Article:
Rural Dictionary: Crop Yields and Bushels per Acre
During the winter, South Dakota crop farmers are busy reviewing how their crops performed the previous year and making plans for the next growing season. After harvest, farmers calculate how much corn, soybean, wheat or other crops were produced on their field. Crop yield is the term for the amount of harvested production per unit of land. In the U.S., crop yield for grain and oilseed crops is typically measured in bushels per acre.
Acre– unit of land used to measure cropland in the U.S. An acre is 4,840 square yards, and there are 640 acres in one square mile. A common comparison is that one acre is about the size of a football field. (If you’d like to get technical, a football field including both end zones is actually 1.32 acres in size … but it is still a great way to visualize the concept!) The amount of food that can be grown on an acre depends on the type and fertility of soil, climate, rainfall and the crop itself.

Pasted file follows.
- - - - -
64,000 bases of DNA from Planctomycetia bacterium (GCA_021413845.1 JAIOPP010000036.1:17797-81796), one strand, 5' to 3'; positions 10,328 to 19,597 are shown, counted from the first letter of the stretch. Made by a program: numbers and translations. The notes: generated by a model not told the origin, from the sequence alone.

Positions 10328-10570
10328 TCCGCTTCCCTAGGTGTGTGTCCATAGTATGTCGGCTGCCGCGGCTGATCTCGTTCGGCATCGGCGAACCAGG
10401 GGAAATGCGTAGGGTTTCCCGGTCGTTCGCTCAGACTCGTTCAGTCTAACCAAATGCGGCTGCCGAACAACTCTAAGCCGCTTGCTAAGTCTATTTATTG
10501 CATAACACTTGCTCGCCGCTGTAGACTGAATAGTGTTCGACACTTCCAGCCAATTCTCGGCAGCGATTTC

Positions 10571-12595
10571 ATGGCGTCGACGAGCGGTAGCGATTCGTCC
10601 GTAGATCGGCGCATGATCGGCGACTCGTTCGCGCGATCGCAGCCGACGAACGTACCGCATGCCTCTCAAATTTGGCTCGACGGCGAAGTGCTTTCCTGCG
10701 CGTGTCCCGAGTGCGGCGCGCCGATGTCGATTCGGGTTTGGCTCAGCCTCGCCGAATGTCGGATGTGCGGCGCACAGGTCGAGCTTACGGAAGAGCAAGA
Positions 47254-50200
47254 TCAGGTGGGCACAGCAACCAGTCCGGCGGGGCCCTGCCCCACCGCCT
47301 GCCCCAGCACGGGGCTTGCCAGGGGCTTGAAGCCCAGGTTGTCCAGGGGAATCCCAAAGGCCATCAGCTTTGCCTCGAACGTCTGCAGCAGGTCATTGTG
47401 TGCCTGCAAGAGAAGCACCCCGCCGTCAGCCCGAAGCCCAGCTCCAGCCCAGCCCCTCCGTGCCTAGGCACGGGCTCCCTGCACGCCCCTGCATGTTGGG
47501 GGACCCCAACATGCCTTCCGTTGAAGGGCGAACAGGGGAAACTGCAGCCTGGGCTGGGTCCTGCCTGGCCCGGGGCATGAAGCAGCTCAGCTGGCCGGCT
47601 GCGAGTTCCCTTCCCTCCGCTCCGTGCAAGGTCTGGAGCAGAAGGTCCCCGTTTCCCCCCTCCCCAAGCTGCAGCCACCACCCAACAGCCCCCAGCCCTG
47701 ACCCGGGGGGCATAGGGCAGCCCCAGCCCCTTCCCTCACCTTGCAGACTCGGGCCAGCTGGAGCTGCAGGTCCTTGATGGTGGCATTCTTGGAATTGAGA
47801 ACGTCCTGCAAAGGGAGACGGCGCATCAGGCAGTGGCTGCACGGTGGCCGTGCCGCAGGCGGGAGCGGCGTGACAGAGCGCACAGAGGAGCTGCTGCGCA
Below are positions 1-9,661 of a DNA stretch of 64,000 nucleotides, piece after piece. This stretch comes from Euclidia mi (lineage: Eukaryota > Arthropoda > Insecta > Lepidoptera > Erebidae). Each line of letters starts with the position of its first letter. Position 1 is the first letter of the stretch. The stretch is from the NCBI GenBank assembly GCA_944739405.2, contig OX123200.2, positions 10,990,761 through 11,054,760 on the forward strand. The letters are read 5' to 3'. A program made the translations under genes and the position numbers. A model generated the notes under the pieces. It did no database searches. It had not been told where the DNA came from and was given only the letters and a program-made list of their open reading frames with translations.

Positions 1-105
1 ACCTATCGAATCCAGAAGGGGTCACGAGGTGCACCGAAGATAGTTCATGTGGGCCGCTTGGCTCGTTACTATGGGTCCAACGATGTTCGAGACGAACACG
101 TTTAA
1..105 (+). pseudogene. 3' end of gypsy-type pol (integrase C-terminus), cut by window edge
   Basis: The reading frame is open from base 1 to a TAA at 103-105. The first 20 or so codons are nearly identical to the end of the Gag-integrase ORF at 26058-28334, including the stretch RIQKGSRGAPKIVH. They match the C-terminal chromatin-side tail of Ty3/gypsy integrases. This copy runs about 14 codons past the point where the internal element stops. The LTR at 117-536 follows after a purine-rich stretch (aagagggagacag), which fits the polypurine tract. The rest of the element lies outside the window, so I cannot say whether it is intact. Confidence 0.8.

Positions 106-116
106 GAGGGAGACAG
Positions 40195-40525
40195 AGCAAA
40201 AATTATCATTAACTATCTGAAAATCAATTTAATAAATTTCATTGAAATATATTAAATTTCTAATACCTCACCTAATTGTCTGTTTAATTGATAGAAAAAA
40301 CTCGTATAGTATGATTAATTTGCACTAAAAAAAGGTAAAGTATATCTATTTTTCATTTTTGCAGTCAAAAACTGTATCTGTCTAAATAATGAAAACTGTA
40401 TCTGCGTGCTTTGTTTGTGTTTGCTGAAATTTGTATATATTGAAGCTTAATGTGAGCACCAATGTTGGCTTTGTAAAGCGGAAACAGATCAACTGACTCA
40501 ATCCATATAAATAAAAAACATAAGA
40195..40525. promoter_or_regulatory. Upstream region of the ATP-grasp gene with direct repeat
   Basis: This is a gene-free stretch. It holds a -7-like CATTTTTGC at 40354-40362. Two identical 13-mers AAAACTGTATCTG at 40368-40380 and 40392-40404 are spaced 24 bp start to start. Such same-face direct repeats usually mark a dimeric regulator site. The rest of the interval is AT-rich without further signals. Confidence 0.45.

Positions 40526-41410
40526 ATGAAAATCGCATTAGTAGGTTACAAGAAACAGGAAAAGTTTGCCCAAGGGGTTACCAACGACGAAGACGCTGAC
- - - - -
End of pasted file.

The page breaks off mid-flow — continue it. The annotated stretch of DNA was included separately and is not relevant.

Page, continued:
Bushel – a unit of measurement that dates back several centuries according to the Encyclopedia Britannica. At one time, farm products were measured by how much would fit in a “bushel basket.” Today, a bushel has a weight equivalent for each crop. For example, 56 pounds of soybeans equals one bushel, and 60 pounds of corn equals one bushel.
At the end of harvest, South Dakota farmers calculate the total number of bushels produced in a field and divide it by the total number of acres to get the yield for that field. The most recent report from the U.S. Department of Agriculture forecasts that the average soybean yield for South Dakota farmers in 2018 is 49 bushels per acre, and average corn yield is 166 bushels per acre.
Thanks to today’s precision agriculture tools, farmers can measure the productivity of their fields in a variety of ways, allowing them to produce more food more sustainably than ever before.